Yancey isn’t involved in the wider aspects of the world setting here – which is also reflected in the world building: we have lots of hints of various monsters and creatures more than the larger organisations. This draws more from Yancey’s long and varied experiences – so we have some excellent world building about the monsters and creatures Yancey runs up against (which are varied, different and original creations which are excellently depicted for a very action packed book) than the sweeping organisations (though I love the world building around Old Man Winter and the summer and winter fae)

That doesn’t mean there isn’t epic here – but it’s epic that Yancey is beginning to uncover (and reluctantly at that) and become part of. The wider world that they are being dragged into has been excellently hinted at and I’m sure is going to develop much much further in later books.

The whole book has a very noir tone, while not set in that era. It has that cynical, jaded, world-weary sense that really does such a lot to explain Yancey’s character than any amount of overt explanation. You don’t need to have it expressly explained to picture Yancey sat in a dark, smokey bar, looking perhaps 10 or 20 years older than he should be, playing the blues on the piano with a large glass of whiskey to hand; occasionally pausing to share some painful old war stories with people he respects and tells people. The tone is excellent for world building.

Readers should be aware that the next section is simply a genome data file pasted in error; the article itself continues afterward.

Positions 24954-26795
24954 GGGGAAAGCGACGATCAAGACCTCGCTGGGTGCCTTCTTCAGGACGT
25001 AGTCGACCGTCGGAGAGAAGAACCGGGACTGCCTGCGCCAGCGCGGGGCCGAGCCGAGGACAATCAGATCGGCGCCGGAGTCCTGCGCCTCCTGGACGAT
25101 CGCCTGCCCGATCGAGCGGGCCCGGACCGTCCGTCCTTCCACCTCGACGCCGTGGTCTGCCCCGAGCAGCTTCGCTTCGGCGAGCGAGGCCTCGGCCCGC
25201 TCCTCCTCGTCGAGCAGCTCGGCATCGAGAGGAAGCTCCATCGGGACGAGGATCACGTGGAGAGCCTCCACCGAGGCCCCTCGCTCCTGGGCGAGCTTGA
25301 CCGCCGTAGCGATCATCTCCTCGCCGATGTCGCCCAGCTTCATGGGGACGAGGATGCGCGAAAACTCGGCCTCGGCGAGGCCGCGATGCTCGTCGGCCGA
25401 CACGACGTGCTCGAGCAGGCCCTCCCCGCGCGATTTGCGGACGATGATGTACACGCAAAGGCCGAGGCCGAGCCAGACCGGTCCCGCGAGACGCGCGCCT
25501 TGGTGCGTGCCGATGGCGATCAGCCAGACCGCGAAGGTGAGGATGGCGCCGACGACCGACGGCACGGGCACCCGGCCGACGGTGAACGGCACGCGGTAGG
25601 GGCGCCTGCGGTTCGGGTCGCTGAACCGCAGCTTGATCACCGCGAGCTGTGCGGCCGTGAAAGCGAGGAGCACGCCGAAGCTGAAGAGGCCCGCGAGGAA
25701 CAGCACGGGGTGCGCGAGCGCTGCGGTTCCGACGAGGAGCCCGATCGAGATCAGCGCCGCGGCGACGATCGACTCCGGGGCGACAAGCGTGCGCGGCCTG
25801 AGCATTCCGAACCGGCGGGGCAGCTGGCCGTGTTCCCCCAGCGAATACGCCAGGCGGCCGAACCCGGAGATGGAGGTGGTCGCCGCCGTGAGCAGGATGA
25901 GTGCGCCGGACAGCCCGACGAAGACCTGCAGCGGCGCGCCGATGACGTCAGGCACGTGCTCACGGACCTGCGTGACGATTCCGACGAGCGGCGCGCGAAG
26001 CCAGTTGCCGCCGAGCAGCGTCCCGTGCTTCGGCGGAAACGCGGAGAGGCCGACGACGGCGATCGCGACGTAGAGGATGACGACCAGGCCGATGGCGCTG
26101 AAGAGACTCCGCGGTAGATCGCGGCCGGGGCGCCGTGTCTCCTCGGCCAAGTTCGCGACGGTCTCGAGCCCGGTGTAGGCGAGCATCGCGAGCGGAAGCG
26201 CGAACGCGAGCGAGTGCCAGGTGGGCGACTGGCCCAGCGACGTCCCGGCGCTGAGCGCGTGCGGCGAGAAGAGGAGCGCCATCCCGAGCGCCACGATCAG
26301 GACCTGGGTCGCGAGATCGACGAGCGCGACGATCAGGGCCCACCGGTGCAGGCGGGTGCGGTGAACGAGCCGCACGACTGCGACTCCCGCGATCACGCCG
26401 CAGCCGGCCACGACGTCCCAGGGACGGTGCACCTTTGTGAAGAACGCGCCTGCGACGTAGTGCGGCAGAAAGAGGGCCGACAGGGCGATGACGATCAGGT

Read More ( )
  FangsfortheFantasy | Jan 3, 2017 |
Yancy is clearly his own person despite working in the same kind of urban fantasy world as Dresden and Mercy Thompson, and has his own snarky brand of sarcasm/humor. The action is fast, the imagery extremely clear, and the characters certainly are. Each of the two books I've read are different and easily stand alone, but are so interesting that they are very hard to put down.
Charlie Kevin is the PERFECT narrator for Yancy. ( )
  jetangen4571 | Jun 3, 2016 |